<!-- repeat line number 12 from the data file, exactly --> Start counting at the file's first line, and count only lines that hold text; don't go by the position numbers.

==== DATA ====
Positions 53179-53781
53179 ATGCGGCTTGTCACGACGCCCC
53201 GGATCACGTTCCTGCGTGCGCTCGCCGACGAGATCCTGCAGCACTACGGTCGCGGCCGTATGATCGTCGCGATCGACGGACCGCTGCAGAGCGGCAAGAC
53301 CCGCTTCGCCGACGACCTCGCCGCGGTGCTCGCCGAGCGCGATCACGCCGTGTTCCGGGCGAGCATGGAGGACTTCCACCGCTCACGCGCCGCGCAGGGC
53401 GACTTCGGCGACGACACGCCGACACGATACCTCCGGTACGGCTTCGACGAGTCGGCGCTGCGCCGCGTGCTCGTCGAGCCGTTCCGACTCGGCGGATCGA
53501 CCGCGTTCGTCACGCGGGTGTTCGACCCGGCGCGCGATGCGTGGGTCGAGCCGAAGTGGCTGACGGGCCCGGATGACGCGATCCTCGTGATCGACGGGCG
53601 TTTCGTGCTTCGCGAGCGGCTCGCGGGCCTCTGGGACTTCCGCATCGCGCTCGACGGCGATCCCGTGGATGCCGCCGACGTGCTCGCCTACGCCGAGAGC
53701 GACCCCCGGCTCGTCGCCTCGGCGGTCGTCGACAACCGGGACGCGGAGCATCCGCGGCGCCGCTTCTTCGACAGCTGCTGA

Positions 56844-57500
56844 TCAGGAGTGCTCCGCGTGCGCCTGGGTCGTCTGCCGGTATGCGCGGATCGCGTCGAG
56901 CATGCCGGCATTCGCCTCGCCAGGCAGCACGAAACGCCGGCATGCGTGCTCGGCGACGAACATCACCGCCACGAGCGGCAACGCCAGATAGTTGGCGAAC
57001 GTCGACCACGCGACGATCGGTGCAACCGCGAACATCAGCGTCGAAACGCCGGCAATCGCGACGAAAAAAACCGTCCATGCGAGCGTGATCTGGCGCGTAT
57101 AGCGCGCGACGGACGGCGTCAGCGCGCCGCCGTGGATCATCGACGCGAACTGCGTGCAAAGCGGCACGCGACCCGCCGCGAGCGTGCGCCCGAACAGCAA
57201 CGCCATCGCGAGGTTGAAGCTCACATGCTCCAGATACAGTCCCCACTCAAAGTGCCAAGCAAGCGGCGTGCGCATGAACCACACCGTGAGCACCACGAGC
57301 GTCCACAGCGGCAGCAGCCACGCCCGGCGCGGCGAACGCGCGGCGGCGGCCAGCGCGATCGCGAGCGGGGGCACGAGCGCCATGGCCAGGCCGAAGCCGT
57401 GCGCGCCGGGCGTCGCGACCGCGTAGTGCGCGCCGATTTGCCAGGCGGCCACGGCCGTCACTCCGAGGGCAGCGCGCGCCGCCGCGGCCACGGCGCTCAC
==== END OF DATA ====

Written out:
57001 GTCGACCACGCGACGATCGGTGCAACCGCGAACATCAGCGTCGAAACGCCGGCAATCGCGACGAAAAAAACCGTCCATGCGAGCGTGATCTGGCGCGTAT